RVAHub Staff

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Last week, the Children’s Hospital Foundation launched the public fundraising phase of its Built for Kids capital campaign, with a goal of raising $100 million from the community to support the construction of a new inpatient and emergency tower at Children’s Hospital of Richmond at VCU, affectionately known as the Wonder Tower.

As part of the public fundraising launch, Children’s Hospital Foundation launched a creative campaign throughout Central Virginia designed to raise awareness of the new hospital and inspire donations from the community, corporations and individuals.

Once complete, the Wonder Tower will be the culmination of years of planning to bring world-class pediatric facilities to Central Virginia. Located in downtown Richmond, the 16-story tower will be home to CHoR’s Level 1 pediatric trauma center, emergency room, inpatient units, new operating rooms, increased imaging capacity and family amenities —all in an environment created just for kids and families. The facility features free, convenient parking, all private patient rooms and kid-friendly design and architectural elements. Connected to CHoR’s outpatient Children’s Pavilion, the facility completes an entire city block dedicated to caring for kids.

“A hospital environment just for kids and families has been our community’s vision for many years, and it’s becoming a reality as we complete an entire city block dedicated to pediatric care – all under one roof,”  said Elias Neujahr, CEO of CHoR. “The Wonder Tower will be a place where every child in our growing community has a chance to heal, recover and celebrate their super powers. It will be a place where our nationally ranked care, innovative research and top-tier education programs come together to provide the best patient experience for kids and families.”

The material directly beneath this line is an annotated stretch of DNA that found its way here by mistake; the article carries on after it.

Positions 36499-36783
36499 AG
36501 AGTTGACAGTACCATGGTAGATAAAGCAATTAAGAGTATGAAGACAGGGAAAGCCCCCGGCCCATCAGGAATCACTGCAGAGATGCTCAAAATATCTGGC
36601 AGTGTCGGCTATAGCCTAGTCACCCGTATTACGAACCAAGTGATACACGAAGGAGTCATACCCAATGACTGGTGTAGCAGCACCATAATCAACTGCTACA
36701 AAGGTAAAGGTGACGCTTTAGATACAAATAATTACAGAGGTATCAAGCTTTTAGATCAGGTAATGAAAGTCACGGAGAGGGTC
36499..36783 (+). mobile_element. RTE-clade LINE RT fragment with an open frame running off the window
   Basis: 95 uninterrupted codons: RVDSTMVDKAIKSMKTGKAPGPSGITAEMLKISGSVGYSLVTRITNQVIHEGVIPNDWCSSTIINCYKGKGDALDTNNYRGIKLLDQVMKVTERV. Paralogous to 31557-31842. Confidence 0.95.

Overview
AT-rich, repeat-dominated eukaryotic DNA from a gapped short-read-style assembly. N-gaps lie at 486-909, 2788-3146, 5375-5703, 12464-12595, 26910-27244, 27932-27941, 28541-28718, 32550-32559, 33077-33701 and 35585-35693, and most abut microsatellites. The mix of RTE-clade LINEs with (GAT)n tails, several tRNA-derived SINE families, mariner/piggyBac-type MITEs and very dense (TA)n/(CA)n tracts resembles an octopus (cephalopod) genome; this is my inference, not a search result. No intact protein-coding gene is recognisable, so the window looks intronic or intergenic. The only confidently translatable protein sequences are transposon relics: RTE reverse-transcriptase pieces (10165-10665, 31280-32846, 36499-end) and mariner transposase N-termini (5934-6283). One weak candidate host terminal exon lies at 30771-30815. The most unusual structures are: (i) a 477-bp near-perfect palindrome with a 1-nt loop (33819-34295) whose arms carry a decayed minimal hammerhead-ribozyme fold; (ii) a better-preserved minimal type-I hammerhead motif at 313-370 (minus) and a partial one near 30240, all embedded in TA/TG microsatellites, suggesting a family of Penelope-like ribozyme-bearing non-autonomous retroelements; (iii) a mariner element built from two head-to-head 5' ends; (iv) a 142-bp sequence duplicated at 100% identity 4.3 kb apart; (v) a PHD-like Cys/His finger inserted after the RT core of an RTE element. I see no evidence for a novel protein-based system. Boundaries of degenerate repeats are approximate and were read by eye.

Reflecting the wonder of the new hospital, the creative campaign was concepted and designed by Markham & Stein, a Miami-based agency, along with Richmond-based Brand Federation, which handled research, brand and messaging work. At this stage, the “Built for Kids” campaign visually highlights the look of the new facility, while the messaging emphasizes the need to “defend childhood” and protect the most vulnerable among us – children.

“People understand and connect with the idea that childhood must be protected as it’s critical to a child’s development and vital for so many reasons,” said Lauren Moore, president and CEO of Children’s Hospital Foundation. “The Wonder Tower is a place where children will receive world-class medical care close to home, and while they’re there, we’ll do everything possible to keep the spirit of childhood all around them.”

Children’s Hospital Foundation is currently running a dollar-for-dollar matching campaign to encourage the community to maximize their impact by 100% by taking advantage of the Foundation match commitment. To date, the Foundation has raised more than one-third of its $100 million fundraising goal.

CHoR is currently celebrating its 100th anniversary year treating all children in need of care. In June 2019, CHoR broke ground on the new inpatient tower adjacent to the current outpatient Children’s Pavilion, which when completed will create a free-standing, full-service children’s hospital on East Marshall Street between 10th and 11th streets. Construction is expected to be complete in 2023.

To follow along with the progress of the Built for Kids capital campaign or give to the Wonder Tower, visit builtforkids.org.

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Business

The Richmond Night Market launches holiday villages across the city to celebrate the season

The Holiday Villages are a multicultural holiday market shopping experience that will feature local goods, art, food, music, and the best of Richmond culture.

RVAHub Staff